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SOTO v. FRANKFORD HOSP.

October 23, 1979

JENNY SOTO, ADMINISTRATRIX OF THE ESTATE OF NELSON SOTO, DECEASED
v.
FRANKFORD HOSPITAL AND DR. CHRISTINE HASHIMOTO AND JAVAD ABDOLLAHIAN, M.D. AND DR. MERYLEE E. WERTHAN AND DR. WILLIAM A. HAEBERLE



The opinion of the court was delivered by: WEINER

MEMORANDUM OPINION

On June 8, 1979, plaintiff, in her capacity as administratrix of the estate of her deceased husband, initiated this action against the defendants, claiming that the negligence of the defendants caused her husband's death. This is the third action brought by the plaintiff against the defendants.

 At the time the action in C.A. No. 77-3697 was filed, the defendants questioned whether the plaintiff was required to submit her claim to the Arbitration Panels for Health Care, pursuant to the "Health Care Services Malpractice Act", 40 P.S. § 1301.101 et seq., as a prerequisite to instituting an action in Court.

 In order to preserve her cause of action, in December, 1977, plaintiff instituted a second proceeding against these defendants in the Philadelphia Arbitration Panels for Health Care, No. M77-0420.

 After a pre-trial conference in C.A. 77-3697, on March 30, 1978, we dismissed with prejudice defendants Christine Hashimoto, M.D. and Merylee E. Werthan, M.D. *fn2" Also on that date an Order was entered dismissing with prejudice defendant William A. Haeberle, M.D. based upon a finding that there was no evidence of medical malpractice. On April 18, 1978, defendants Frankford Hospital, Francesco Santiago, M.D., and Javad Abdollahian, M.D. were dismissed with prejudice because of lack of jurisdiction.

 The case then proceeded to trial against the remaining defendants, Mattiaccio and Philadelphia Gas Works. On April 20, 1978 the case was settled and dismissed with prejudice.

 Presently before the Court are the motions of the defendants to dismiss the instant action based upon the doctrine of res judicata and the failure of the plaintiff to state a cause of action. For the reasons to follow, we shall grant the motions to dismiss.

 Plaintiff seeks to hold the named defendants responsible for the death of her husband on the theory that because the defendants allegedly incorrectly diagnosed her condition upon her admission to Frankford Hospital, she was not alerted to take appropriate steps to have the defective gas heater repaired, and that the failure to warn was the proximate cause of her husband's death. In support of her theory, the plaintiff has directed our attention to five state court cases dealing with the liability of physicians for injuries to persons who are not patients. After careful review of each case, we have concluded that they are not supportive of the theory the plaintiff advances. The facts of the cases the plaintiff has cited are summarized as follows.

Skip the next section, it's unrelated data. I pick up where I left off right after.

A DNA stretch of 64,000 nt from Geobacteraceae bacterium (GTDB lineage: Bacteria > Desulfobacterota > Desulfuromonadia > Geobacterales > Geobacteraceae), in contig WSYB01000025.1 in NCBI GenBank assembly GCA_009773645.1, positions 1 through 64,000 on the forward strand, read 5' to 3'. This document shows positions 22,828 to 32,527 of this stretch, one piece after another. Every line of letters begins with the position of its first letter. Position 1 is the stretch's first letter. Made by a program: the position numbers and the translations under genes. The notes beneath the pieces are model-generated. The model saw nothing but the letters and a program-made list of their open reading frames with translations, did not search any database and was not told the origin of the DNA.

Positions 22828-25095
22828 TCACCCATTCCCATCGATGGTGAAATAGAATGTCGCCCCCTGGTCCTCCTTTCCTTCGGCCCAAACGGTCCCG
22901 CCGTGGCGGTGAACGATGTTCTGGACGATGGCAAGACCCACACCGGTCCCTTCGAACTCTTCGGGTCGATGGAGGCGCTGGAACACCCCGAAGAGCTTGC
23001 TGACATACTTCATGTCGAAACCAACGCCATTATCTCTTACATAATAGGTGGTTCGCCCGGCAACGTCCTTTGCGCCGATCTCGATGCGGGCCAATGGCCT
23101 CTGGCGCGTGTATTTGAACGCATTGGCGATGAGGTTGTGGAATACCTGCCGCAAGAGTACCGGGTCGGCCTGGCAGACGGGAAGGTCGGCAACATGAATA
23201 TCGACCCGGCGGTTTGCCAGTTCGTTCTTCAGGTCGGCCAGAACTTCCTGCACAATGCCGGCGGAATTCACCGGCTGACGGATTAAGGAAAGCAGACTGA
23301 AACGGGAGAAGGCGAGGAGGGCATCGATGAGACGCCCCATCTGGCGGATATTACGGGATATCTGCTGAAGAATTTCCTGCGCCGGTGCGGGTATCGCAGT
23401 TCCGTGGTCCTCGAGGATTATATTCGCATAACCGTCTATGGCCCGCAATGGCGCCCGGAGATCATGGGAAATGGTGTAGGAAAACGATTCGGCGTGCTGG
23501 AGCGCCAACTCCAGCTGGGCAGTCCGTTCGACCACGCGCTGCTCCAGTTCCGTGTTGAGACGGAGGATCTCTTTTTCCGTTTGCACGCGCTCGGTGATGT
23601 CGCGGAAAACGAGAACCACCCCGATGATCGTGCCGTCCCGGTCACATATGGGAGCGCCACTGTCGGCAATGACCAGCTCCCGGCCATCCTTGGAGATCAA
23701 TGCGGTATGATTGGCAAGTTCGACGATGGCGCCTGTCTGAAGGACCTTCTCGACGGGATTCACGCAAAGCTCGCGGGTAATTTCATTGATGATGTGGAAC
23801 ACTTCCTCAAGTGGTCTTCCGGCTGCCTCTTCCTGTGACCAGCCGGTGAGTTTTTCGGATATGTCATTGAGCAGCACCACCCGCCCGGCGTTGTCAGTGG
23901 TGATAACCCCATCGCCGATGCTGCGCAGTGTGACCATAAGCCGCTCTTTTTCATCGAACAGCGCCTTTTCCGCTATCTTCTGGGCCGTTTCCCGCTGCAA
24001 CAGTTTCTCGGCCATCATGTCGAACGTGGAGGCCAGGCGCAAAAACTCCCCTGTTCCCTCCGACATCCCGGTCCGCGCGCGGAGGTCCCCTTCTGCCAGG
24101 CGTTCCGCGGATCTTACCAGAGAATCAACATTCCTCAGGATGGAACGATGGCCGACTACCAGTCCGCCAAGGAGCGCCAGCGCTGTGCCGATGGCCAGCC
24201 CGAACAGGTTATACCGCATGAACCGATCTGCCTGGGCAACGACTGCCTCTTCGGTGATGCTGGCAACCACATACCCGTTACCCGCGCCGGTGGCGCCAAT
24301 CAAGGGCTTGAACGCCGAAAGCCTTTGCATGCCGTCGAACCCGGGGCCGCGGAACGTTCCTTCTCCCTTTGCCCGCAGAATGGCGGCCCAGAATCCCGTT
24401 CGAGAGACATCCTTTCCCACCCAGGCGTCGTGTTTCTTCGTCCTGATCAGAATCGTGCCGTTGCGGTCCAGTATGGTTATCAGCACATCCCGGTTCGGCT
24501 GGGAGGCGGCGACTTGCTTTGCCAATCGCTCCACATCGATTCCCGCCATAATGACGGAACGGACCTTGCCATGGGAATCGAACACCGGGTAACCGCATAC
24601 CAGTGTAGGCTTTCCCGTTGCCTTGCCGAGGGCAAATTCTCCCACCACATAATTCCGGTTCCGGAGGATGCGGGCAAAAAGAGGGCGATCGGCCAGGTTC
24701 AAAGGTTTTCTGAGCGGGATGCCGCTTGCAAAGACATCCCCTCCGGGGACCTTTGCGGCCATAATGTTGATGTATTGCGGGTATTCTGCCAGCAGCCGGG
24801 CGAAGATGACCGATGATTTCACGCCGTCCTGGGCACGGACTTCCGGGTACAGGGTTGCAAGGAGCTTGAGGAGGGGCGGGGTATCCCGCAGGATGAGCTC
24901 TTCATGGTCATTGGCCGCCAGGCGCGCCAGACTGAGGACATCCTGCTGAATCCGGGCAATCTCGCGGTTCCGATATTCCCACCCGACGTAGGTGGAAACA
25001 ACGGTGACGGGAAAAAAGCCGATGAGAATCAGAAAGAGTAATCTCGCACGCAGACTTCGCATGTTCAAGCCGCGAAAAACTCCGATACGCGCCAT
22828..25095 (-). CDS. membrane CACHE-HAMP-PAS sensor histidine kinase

In the first case cited, Hofmann v. Blackmon, 241 So.2d 752 (Dist. Ct. of App., Fla.1970), a father and his minor child brought an action against the executrix of the estate of a physician who allegedly negligently failed to diagnose tuberculosis in the father resulting in the child contracting the disease. In a one page opinion the court held that the physician owed a duty to the child and that duty was to be discharged by informing those charged with the minor's well being of the nature of the contagious disease and the precautionary steps to be taken to prevent the child from contracting such disease.

 Jones v. Stanko, 118 Ohio St. 147, 160 N.E. 456 (1928) was a similar case, where a physician failed to diagnose a contagious disease, and consequently, failed to notify public health officials and those known to come in contact with the patient of the danger of contracting said disease. The court also noted that Section 4427 of the Ohio General Code required the reporting of such diseases to public health officials.

 Also cited is Kaiser v. Suburban Transportation System, 65 Wash.2d 461, 398 P.2d 14 (1965). The relevant question presented in that case was whether a physician is responsible for injuries suffered by non-patient bus passengers because he failed to warn his patient, a bus driver, that a possible side effect of a prescribed drug was drowsiness or lassitude. In that case, the bus struck a telephone pole when the driver lost consciousness while at the wheel. The court held that the plaintiff set forth a proper cause of action and a question for the jury.

 In the cited case of Freese v. Lemmon, 210 N.W.2d 576 (Iowa, 1973), the court held that the trial court erred when it granted the defendant physician's motion to dismiss in a case where the plaintiff, a pedestrian injured when the physician's patient lost control of his auto, alleged the defendant physician (1) negligently failed to diagnose the cause of the patient's seizure and the possibility of its recurrence, (2) negligently failed to warn the patient not to drive an automobile, and (3) negligently advised the patient that he could drive an automobile.

 In the last case cited, Tarasoff v. Regents of the University of California, 17 Cal.3d 425, 131 Cal.Rptr. 14, 551 P.2d 334 (1976), the plaintiff sought to recover against University psychiatrists for the murder of plaintiff's daughter because the psychiatrist failed to exercise reasonable care after learning that a patient intended to kill plaintiff's daughter. The court held that the discharge of such duty may require the psychiatrist to take one or more of various steps ...


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